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Configuring Logging

For logging, Mule ESB uses slf4j, which is a logging facade that discovers and uses a logging strategy from the classpath, such as Log4J or the JDK Logger. By default, Mule includes Log4J, which is configured with a file called log4j.properties.

The Mule server has a log4j.properties in its conf directory, which you can customize when running the server in standalone mode. Additionally, all the examples included with Mule have log4j.properties files in their conf directories.

Troubleshooting Logging

I don’t see any logging output

A log4j.properties file must be at the root of your classpath. If you don’t have a log4j.properties file, you can get a simple one here. For more information about configuring Log4J, see their website.

I reconfigured Log4J, but nothing happened

This happens because there is another log4j.properties file on your classpath that is getting picked up before your modified one. To find out which configuration file Log4J is using, add the following switch when starting Mule (or container startup script if you are embedding Mule):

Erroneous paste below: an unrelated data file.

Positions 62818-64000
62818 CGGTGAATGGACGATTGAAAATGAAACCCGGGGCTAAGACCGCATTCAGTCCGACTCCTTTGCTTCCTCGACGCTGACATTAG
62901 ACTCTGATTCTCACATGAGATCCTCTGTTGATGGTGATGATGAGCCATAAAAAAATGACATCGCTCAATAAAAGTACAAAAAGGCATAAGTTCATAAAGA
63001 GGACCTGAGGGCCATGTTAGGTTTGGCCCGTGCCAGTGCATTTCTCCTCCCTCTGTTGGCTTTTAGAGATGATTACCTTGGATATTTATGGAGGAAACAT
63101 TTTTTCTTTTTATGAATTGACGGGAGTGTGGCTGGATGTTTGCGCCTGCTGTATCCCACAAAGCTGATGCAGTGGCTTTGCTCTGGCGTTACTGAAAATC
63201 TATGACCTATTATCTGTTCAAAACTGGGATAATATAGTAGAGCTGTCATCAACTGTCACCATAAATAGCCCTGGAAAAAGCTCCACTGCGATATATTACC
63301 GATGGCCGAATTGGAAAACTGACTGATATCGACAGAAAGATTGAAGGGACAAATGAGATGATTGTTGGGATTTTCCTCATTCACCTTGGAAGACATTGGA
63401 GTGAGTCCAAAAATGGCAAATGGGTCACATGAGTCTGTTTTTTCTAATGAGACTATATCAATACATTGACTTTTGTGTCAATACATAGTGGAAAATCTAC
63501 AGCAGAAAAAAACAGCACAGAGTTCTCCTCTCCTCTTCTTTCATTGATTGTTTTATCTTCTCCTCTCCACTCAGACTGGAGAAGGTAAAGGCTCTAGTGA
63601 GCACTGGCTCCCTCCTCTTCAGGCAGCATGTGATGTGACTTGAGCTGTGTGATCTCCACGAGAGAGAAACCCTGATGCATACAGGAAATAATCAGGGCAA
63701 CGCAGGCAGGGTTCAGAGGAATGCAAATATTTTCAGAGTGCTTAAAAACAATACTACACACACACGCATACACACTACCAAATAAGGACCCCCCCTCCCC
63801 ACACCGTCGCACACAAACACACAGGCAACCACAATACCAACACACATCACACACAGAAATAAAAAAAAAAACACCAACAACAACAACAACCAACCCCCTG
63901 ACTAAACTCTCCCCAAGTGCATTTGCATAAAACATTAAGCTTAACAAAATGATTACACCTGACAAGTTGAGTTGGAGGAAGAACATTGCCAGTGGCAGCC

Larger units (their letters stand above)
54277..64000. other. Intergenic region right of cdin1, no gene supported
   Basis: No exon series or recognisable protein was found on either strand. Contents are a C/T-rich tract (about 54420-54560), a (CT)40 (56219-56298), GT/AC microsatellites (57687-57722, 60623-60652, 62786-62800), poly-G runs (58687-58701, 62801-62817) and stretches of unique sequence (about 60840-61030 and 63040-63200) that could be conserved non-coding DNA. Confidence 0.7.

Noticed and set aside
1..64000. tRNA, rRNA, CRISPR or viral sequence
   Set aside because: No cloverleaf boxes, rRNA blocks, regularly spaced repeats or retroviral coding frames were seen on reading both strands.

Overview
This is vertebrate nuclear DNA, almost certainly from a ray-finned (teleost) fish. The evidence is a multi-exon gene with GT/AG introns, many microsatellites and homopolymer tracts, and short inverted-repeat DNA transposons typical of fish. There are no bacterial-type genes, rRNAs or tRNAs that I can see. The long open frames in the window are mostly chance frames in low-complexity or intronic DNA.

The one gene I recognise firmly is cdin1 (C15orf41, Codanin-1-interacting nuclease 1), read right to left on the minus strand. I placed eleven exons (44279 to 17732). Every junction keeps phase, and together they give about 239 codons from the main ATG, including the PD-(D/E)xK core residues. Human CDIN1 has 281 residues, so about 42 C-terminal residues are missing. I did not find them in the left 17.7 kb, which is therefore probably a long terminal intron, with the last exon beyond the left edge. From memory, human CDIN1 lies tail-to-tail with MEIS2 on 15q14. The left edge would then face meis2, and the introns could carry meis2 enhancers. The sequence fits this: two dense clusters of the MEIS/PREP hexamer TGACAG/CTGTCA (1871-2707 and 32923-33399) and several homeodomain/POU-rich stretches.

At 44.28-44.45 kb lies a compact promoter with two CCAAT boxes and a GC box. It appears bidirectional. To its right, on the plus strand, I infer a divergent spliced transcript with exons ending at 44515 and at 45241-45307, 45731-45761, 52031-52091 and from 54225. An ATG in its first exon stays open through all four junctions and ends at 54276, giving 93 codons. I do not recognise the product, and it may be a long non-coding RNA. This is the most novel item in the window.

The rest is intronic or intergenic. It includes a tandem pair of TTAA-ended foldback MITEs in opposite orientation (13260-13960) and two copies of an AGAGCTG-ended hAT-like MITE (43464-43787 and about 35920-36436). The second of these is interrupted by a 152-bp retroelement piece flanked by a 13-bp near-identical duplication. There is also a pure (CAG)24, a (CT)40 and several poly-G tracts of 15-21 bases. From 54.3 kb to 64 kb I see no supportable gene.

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-M-Dlog4j.debug=true

This parameter will write the Log4J startup information, including the location of the configuration file being used, to stdout. You must remove that configuration file before your modified configuration will work.

I don’t want to use Log4J

You can remove Log4J by deleting log4j-xx.jar from your Mule classpath. You will then need to check that the logging system you are using is supported by slf4j and put the necessary JAR (unless using JDK Logger) and configuration files on the Mule classpath.

Controlling Logging from JMX

You can expose a manager’s logging configuration over JMX by configuring a Log4J Jmx agent in your Mule configuration file. See JMX Management for more information.